The Employees Retirement System of Texas said it's now allowing state workers to enroll their same-sex spouses for benefits following last week's U.S. Supreme Court decision, which paved the way for gay marriage nationwide.
The system said Wednesday that it will start accepting applications from state workers to sign up their same-sex spouses for employment and retirement benefits.
The Supreme Court's decision was opposed by Texas Republican leaders, including Gov. Greg Abbott and Attorney General Ken Paxton. They both have moved to protect government employees who oppose gay marriage on religious grounds.
Employees have 30 days after a wedding to enroll a spouse, and couples who were previously married outside of Texas will have 30 days from Friday's court ruling to add a same-sex spouse.
"Someone who married the same gender will be able enroll their spouse in all of our insurance programs," said Cathy Terrell, the group's director of governmental affairs.
The system includes all state employees and higher-education workers not employed by the University of Texas and Texas A&M University systems. Those two university systems said that enrollment will begin Wednesday for similar benefits for their employees.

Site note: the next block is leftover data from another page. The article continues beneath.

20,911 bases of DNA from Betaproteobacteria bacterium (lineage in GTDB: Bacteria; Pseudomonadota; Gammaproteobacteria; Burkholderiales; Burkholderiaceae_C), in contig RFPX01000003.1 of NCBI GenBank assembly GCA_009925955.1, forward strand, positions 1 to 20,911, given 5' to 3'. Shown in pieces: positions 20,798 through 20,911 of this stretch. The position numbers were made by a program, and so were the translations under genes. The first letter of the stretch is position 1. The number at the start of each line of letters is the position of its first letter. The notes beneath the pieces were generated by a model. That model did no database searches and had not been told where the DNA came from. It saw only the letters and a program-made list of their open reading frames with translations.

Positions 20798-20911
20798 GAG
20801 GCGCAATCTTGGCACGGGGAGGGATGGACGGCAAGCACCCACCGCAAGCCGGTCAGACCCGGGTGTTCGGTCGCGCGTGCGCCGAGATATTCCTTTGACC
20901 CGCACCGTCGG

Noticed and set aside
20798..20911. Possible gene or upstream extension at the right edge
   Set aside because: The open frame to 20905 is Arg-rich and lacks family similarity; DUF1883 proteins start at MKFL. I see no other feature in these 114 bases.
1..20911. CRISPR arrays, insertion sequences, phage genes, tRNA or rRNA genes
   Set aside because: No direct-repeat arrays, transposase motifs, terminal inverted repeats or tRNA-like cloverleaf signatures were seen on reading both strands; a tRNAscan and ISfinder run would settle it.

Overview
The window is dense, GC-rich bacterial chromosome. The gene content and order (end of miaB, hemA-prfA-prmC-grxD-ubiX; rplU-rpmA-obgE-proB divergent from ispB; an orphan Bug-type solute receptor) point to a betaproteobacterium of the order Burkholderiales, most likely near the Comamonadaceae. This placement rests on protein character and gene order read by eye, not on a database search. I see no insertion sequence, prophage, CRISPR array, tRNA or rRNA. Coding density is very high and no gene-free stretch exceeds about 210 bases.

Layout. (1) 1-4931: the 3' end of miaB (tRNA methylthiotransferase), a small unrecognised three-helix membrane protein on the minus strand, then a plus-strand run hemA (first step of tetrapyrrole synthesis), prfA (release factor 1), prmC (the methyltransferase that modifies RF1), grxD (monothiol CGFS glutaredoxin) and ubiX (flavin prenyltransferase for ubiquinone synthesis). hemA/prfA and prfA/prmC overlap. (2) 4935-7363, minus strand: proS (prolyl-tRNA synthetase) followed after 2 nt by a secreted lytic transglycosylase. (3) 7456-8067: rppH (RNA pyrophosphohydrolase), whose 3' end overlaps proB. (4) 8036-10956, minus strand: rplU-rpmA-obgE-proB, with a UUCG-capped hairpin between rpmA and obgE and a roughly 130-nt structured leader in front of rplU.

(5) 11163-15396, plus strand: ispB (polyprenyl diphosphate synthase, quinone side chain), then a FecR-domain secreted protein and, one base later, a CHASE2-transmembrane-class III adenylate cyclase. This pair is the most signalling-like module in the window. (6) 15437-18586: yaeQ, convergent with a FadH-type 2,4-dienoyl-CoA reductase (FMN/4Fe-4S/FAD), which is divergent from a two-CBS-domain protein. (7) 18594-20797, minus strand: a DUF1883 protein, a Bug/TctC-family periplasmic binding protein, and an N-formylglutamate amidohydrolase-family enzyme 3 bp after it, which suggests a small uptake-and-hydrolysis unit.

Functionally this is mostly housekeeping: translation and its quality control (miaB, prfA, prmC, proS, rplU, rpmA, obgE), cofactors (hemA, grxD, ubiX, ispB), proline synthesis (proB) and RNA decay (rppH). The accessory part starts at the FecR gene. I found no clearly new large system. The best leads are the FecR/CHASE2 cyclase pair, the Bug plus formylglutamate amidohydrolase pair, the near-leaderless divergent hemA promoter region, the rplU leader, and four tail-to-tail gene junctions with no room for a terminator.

Same-sex marriage licenses are available in 115 of the state's 254 counties, providing home-county access for around 84 percent of the state's population, according to Equality Texas, an advocacy group for lesbians, gays, bisexual and transgender Texans.
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Hood County Clerk Katie Lang initially said she wouldn't issue marriage licenses to same-sex couples due to her religious opposition to gay marriage. In a statement posted on the county clerk's website, she cited a legal opinion by Paxton that said clerks wouldn't have to issue gay marriage licenses if doing so would violate their religious beliefs. However, in a statement Wednesday on the county website, Lang says her office will comply with the U.S. Supreme Court decision.